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suppose I got a projective camera model. for this model I would like to back-project a ray through a point in the image plane. I know that the equation for this is the following: $$ y(\lambda) = P^+ \pmb{x} + \lambda \pmb{c} $$ where $P^+$ denotes the pseudoinverse of the camera matrix P. P has a dimensionality of 3 by 4. $x$ is the point on the image plane in homogenous coordinates. Hence it's dimensionality is 3 by 1. $c$ the center of the camera in 3-space in homogeneous coordinates. (note that this equation is taken from the book "Multiple View Geometry in Computer Vision" page 162.)

Now I don't fully get this equation. I get that $P^+ x$ results in a point on the line we are looking for. Hence we have two points that we can use for constructing a line. However I don't get the parametrization using $\lambda$. Why is the equation not in the form like: $$y(\lambda) = (1-\lambda) \pmb{a} + \lambda \pmb{b}$$

Any help in understanding the original equation of the resulting ray would be appreciated! :D

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I'm unfamiliar with this notation, child you clarify it? What is $\lambda$? How is it that you can multiply $P^+$ and $x$, when $P^+$ is a matrix and $x$ is scalar? When you say $c_0$ is the "center of the camera," what does that mean? –  Colin K Jan 26 '12 at 17:40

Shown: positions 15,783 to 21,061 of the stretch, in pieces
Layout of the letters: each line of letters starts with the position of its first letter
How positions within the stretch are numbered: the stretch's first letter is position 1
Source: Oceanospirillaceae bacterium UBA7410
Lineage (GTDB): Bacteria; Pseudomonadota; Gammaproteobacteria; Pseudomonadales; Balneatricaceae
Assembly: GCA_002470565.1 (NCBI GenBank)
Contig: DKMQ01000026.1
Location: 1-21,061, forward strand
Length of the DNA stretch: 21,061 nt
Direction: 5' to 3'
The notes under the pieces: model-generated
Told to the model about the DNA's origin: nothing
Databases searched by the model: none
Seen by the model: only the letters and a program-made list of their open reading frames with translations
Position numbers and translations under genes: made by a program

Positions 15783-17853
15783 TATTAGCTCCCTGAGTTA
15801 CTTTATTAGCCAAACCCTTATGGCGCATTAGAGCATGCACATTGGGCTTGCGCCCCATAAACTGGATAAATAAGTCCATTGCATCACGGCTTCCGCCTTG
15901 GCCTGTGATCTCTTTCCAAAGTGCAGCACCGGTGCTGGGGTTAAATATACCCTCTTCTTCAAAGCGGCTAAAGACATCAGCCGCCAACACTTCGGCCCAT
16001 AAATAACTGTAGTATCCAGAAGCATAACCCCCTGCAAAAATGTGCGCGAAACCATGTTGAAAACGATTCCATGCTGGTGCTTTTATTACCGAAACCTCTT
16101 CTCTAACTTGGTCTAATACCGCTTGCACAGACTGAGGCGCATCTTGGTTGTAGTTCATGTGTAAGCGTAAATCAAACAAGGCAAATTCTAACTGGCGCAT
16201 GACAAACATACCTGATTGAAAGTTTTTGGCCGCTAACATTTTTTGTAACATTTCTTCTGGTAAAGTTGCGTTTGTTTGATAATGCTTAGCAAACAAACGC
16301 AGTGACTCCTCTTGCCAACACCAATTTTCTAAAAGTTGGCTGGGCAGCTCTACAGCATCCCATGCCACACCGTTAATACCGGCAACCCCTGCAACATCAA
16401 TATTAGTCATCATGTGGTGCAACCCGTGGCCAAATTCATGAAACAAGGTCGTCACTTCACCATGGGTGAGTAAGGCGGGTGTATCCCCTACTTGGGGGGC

ok let me try to clearify: $x$ is in fact a point on the image plane in homogeneous coordinates. $\lambda$ is just the parameter of the ray. I think geometrically it can be interpreted as the inverse of the depth of the point. (but I'm not 100% sure about that) –  Tobias Domhan Jan 26 '12 at 17:55
    
and the center of the camera is the right null-space of $P$: $PC=0$ –  Tobias Domhan Jan 26 '12 at 18:03
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I'm sort of shocked that with a masters degree in optics, there is a notation that is not only unknown to me, but seems completely nonsensical. You keep taking about a product with $P$ either involving or producing scalars, but isn't $P$ your lens matrix? You say $\lambda$ is "the" ray parameter, but which parameter? Height? Angle? By homogenous coordinates, do you mean normalized coordinates? Is the right null space of $P$ the optical axis? –  Colin K Jan 26 '12 at 19:14
    
OH! I just figured it out. This isn't a geometrical optics question this is a computer vision thing. The "Camera Matrix" is not at all what I thought. Give me some time to figure this out now. –  Colin K Jan 26 '12 at 19:52

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